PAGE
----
It cost less than $40 for the three-course meal.

Most students find a hotel to work at but I feel like I learnt so much at Recipes that I decided to just do my six-month internship there. - Kitchen staff member Leslie Tan


run by students from

ITE College West


ITE College West opened Chez West in 2011 on the school's Choa Chu Kang campus.

"Chez West was conceptualised as part of the launch of the Technical Diploma in Culinary Arts programme," says Mr Alvin Goh, the Deputy Director in Culinary Arts at ITE College West.

After a partnership with the Institut Paul Bocuse (IPB) in Lyon, the idea of a setting up a French restaurant was born.

The students get a two-week stint at the French school as part of their curriculum in their final year.

"We wanted to find a good international partner which we could learn from and work together towards a greater recognition in the culinary trade," adds Mr Goh.

He said the purpose of Chez West is for students to be masters of not just the kitchen, but all restaurant operations.


It doesn't have foie gras or escargots on the menu.

I was served an appetizer called Fungi. It featured eggs, button mushrooms, shallots and peanuts.

I had Coulis, a beef dish featuring roasted vegetables and egg yolk confit as my main dish.

For dessert, I had mango mousse with blood orange jelly, passion fruit coulis and chocolate sticks.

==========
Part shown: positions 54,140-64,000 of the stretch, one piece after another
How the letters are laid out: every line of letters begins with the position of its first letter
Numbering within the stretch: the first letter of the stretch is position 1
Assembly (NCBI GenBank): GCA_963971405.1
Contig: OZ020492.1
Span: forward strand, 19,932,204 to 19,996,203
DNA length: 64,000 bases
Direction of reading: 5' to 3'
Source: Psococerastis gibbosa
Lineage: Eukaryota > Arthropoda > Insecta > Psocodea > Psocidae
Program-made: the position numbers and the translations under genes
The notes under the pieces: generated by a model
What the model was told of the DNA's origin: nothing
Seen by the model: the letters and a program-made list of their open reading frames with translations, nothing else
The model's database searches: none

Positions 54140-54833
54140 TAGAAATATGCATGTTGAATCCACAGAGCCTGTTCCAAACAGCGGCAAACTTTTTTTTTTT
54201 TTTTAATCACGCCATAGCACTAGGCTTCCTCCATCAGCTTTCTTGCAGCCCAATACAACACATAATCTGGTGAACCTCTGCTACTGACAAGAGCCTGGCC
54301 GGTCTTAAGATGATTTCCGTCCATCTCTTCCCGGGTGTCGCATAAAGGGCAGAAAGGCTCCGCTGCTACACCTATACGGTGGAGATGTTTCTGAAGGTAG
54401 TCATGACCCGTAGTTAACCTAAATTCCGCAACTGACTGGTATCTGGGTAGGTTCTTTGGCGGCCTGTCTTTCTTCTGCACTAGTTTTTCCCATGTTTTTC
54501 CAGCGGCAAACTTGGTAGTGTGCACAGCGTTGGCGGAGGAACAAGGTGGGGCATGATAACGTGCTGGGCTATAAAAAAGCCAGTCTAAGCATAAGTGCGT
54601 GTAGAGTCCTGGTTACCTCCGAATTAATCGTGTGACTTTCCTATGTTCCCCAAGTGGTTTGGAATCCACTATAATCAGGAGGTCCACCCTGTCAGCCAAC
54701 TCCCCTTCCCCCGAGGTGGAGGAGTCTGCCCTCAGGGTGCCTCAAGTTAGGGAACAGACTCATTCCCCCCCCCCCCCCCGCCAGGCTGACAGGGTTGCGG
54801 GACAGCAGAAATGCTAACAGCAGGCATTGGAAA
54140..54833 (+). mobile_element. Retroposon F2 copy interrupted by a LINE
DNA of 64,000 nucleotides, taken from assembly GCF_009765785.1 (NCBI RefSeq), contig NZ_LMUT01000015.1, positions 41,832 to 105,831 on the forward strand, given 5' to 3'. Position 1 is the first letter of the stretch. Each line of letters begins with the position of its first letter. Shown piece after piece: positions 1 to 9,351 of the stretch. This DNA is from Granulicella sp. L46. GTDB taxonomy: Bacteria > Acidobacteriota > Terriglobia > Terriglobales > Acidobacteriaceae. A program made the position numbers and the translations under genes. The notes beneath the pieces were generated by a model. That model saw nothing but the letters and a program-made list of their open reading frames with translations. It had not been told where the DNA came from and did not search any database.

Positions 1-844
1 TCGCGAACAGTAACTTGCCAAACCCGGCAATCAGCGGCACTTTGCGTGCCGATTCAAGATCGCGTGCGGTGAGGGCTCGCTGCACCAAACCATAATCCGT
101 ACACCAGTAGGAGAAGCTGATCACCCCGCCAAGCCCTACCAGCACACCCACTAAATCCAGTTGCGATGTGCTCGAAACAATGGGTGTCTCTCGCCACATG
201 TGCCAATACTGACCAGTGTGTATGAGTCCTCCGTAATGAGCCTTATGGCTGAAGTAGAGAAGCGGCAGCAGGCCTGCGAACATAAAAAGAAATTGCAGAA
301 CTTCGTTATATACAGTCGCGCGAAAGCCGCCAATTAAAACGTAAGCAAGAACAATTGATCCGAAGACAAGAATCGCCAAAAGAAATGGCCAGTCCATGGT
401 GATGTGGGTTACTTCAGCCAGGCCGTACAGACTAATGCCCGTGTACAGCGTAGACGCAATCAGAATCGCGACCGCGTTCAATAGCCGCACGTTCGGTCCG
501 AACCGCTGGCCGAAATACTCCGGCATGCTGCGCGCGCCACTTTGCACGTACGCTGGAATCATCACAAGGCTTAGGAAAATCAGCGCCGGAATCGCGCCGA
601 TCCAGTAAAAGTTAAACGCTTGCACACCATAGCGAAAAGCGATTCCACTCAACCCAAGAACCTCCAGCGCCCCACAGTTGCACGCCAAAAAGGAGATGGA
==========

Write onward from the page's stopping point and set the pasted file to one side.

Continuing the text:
The menu changes all the time - constantly exposing the students to new dishes.

There are about 60 students enrolled in the programme and most look forward to handling the stove.

Only eight get a chance to be in the kitchen each time they go on their stint, which varies in duration depending on the module they're doing.

Mr Haikel Hassani, 21, who is pursuing a technical diploma in Culinary Arts and Restaurant Management explains: "We work in different parts of the kitchen so as to understand what it feels like to be on each side.

"I've spent a number of days just washing the dishes, but that is part of understanding all aspects of the kitchen. Without a dish washer, the kitchen won't run as well even if there are great cooks."


There were only nine of us in the 40-seater cafe that day, and the students wore ready smiles and were keen to serve each and every one.

Aside from creating dishes, students in ITE's Culinary Arts programme have to also spend time learning to serve customers.

Mr Haikel says: "Working on the floor, I got to learn how to deal with customers head-on.

"I prefer to be in the kitchen but working on the floor, where you have to face customers was a good experience, a different one."

He aspires to open his own fine dining restaurant specialising in Malay cuisine.


For $25 nett, customers - mostly students and staff of the school - can enjoy a four-course meal prepared and presented by the students pursuing the Culinary Arts diploma.

Mr Haikel says: "It is affordable and some of the lecturers come here to eat.

"Chez West is a training restaurant meant to support the learning of the Diploma students in both areas of food service and kitchen practice." "It was not created to be a commercial restaurant," says Mr Goh.

This article was first published on April 13, 2015.